Some nice historical info about legendary Primo beer. I always heard that it was awesome when it was brewed locally, but then lost its special taste after moving to the mainland.
This historical piece about Primo is on a tourist site, of all places.
Eventually, the cost of production on Hawaii was too much, and in 1979 the canning operations were moved to the mainland - some great deals on used packaging machinery probably ensued! Primo beer lost its appeal to the locals as the jobs went with the canning operations, and the Hawaii tourists lost their reason to support the brand. Primo struggled on for some time in other markets, and was eventually discontinued in 1997.
The version I recall tasting in the 1990s was average at best. Boy, what I wouldn't give to taste the original Primo beer right now. Funny how Schlitz, which owned Primo, has also disappeared over the years. Maybe Schlitz was bought out by one of the kingpins, which is the norm. This site below has a summary of Schlitz's history.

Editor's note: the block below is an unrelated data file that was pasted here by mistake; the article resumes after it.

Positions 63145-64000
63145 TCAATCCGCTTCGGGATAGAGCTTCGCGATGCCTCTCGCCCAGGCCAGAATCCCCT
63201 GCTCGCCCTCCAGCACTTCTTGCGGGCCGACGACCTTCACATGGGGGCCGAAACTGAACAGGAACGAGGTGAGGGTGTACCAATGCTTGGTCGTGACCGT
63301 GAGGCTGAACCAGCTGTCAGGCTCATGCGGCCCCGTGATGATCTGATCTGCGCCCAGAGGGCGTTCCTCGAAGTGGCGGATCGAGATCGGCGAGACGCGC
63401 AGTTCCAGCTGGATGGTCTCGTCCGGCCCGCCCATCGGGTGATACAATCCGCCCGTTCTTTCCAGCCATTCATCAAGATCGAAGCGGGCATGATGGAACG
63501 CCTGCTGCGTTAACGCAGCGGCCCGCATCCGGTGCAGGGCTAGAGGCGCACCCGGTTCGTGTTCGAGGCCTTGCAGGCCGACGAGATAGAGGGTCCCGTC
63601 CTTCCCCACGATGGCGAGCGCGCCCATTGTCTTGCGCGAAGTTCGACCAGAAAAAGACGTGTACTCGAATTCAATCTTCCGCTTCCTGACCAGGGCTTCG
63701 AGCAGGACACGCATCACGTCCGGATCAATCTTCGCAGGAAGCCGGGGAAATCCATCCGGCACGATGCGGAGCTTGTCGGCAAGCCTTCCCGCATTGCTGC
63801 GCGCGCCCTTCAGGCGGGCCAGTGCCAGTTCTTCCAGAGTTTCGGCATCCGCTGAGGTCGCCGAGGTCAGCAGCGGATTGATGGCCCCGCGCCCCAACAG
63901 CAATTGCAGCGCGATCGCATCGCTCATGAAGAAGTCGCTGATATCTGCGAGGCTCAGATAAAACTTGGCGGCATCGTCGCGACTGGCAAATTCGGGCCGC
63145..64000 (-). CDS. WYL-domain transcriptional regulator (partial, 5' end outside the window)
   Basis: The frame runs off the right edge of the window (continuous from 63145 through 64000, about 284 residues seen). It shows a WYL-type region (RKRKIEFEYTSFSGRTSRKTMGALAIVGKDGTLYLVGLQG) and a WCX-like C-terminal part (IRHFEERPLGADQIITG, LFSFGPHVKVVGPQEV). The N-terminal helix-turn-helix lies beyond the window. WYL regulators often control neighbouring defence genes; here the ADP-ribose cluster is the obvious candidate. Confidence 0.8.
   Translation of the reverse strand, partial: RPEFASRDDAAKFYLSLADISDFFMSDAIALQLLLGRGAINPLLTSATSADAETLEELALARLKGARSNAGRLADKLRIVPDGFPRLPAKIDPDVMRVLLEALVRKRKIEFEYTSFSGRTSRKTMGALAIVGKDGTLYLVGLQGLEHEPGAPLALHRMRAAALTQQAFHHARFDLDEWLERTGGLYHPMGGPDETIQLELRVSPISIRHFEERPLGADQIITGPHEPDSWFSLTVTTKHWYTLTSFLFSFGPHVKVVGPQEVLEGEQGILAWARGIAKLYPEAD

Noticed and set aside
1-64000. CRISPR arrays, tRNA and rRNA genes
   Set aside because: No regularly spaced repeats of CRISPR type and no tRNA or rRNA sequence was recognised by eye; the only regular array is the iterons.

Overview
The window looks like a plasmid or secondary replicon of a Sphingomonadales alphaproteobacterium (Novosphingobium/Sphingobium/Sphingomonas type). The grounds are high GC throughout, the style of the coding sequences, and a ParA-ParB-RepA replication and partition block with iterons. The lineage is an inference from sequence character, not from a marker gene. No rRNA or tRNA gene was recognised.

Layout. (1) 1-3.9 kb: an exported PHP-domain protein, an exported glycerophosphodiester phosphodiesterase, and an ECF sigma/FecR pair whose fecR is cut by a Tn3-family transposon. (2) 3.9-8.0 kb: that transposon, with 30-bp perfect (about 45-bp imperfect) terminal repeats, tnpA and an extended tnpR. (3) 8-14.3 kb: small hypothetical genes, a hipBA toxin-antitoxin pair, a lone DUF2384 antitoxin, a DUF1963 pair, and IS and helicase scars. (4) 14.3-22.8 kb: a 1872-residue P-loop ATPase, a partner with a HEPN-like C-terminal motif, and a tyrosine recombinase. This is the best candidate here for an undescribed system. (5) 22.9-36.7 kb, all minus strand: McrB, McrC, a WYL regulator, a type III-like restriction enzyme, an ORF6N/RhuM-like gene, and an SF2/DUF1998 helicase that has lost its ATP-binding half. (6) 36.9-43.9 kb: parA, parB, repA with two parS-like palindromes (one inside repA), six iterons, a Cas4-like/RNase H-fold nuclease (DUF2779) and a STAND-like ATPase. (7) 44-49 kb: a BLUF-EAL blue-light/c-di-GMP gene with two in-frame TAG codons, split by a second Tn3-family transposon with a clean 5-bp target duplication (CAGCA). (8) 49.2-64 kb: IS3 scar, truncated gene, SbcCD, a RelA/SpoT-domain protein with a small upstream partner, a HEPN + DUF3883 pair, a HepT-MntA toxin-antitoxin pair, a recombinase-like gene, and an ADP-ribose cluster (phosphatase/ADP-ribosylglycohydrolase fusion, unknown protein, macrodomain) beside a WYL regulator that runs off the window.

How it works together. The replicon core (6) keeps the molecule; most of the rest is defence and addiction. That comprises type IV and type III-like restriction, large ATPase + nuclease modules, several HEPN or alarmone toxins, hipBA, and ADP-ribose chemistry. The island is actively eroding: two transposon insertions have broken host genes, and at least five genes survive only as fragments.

Chiptin on Schlitz/Primo
Schlitz officially acquired the Hawaii Brewing Company from Beatrice Foods also in 1964 and by the next year, Primo beer sales had climbed at a phenomenal rate and this operation then began to run on a 24-hour basis. Primo made brewery history by gradually capturing 70% of the Hawaiian beer market, holding this position until 1971.
In 1965 ground was broken in Hawaii for a new brewery. As the old Primo brewery was phased out the new one produced and shipped its first barrel in 1966.
This explains, in an indirect way, that low-cost beer is not a feasible expectation in the islands. I just came back from Foodland, and all the locally made brews are in the $10 range for a 6-pack. I don't mind paying that much, but I always look for the sale items first along with singles since I never drink more than one (regular or large) bottle a night.
From Mehana to Kona Brewing, all the local brews I've had in recent months are excellent. Surpringly so, since beer is supposedly difficult to brew in warm weather.